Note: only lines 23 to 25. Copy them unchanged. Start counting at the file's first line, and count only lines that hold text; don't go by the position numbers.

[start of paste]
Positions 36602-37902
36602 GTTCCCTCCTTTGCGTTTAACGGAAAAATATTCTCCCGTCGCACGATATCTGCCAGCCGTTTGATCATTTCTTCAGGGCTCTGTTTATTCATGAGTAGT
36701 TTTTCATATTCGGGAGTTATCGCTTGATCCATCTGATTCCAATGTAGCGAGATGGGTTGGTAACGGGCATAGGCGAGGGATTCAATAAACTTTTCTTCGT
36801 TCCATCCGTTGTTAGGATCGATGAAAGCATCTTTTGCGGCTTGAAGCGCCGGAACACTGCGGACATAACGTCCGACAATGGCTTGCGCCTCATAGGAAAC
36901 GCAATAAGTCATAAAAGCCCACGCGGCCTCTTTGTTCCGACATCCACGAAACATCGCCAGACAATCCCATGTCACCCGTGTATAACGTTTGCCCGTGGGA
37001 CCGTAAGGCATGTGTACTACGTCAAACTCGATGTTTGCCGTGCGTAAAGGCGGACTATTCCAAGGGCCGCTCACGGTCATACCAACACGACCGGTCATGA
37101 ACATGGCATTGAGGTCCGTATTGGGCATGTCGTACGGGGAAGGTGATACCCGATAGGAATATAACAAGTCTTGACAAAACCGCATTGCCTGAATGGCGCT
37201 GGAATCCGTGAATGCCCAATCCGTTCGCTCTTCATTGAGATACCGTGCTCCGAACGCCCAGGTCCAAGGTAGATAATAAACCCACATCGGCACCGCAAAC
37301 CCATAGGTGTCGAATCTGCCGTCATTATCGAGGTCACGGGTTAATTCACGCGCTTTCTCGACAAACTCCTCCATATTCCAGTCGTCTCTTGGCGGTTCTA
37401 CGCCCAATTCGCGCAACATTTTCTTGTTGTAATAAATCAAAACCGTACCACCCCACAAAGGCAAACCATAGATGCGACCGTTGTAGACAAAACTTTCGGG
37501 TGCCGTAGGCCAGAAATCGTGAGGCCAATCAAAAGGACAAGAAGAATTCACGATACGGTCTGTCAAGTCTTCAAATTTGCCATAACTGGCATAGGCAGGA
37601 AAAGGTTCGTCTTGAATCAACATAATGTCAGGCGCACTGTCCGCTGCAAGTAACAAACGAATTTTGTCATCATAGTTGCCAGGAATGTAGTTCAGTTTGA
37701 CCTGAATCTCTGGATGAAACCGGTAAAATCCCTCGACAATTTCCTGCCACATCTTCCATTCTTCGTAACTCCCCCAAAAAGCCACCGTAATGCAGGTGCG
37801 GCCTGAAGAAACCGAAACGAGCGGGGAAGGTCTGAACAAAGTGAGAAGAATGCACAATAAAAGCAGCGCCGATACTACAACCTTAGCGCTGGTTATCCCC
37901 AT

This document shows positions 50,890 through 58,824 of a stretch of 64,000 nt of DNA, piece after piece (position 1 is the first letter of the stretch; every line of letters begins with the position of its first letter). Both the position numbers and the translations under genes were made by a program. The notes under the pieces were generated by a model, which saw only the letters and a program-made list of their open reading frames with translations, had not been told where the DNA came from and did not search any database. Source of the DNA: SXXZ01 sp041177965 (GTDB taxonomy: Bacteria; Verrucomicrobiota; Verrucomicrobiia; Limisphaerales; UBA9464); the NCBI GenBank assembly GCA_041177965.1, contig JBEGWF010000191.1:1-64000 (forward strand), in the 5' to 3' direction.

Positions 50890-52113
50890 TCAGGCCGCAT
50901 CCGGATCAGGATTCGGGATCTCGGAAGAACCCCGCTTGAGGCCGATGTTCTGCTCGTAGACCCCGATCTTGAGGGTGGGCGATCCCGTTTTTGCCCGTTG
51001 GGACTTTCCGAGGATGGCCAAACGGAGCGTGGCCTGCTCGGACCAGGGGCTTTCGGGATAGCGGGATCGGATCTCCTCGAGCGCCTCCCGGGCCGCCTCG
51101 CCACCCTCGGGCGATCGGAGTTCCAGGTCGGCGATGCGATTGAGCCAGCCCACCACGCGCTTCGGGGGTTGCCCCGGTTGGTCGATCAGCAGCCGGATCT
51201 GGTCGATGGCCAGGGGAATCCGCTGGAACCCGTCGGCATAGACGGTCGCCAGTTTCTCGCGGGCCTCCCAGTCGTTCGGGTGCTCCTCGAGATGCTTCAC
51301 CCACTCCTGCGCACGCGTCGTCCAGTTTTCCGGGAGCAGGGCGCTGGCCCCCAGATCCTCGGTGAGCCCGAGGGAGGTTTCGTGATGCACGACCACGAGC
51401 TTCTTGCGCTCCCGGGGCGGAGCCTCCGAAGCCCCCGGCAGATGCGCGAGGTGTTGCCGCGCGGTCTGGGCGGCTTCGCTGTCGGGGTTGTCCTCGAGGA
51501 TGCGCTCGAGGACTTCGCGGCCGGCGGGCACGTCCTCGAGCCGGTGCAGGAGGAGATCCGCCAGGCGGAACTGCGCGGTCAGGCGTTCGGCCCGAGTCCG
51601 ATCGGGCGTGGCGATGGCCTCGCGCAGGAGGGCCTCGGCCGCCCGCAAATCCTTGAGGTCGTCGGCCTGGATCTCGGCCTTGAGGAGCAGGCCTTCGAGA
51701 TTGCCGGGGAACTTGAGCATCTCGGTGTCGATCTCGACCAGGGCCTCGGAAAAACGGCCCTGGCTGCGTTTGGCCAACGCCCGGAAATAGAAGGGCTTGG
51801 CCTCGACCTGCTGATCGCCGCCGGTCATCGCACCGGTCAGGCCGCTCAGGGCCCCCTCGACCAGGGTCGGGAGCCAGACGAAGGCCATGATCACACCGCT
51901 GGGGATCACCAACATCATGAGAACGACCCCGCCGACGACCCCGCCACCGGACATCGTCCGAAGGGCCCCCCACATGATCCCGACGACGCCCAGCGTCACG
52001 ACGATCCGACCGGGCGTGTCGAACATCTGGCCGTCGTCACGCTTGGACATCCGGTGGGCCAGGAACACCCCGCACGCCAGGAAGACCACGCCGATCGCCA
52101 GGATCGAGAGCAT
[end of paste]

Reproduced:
51301 CCACTCCTGCGCACGCGTCGTCCAGTTTTCCGGGAGCAGGGCGCTGGCCCCCAGATCCTCGGTGAGCCCGAGGGAGGTTTCGTGATGCACGACCACGAGC
51401 TTCTTGCGCTCCCGGGGCGGAGCCTCCGAAGCCCCCGGCAGATGCGCGAGGTGTTGCCGCGCGGTCTGGGCGGCTTCGCTGTCGGGGTTGTCCTCGAGGA
51501 TGCGCTCGAGGACTTCGCGGCCGGCGGGCACGTCCTCGAGCCGGTGCAGGAGGAGATCCGCCAGGCGGAACTGCGCGGTCAGGCGTTCGGCCCGAGTCCG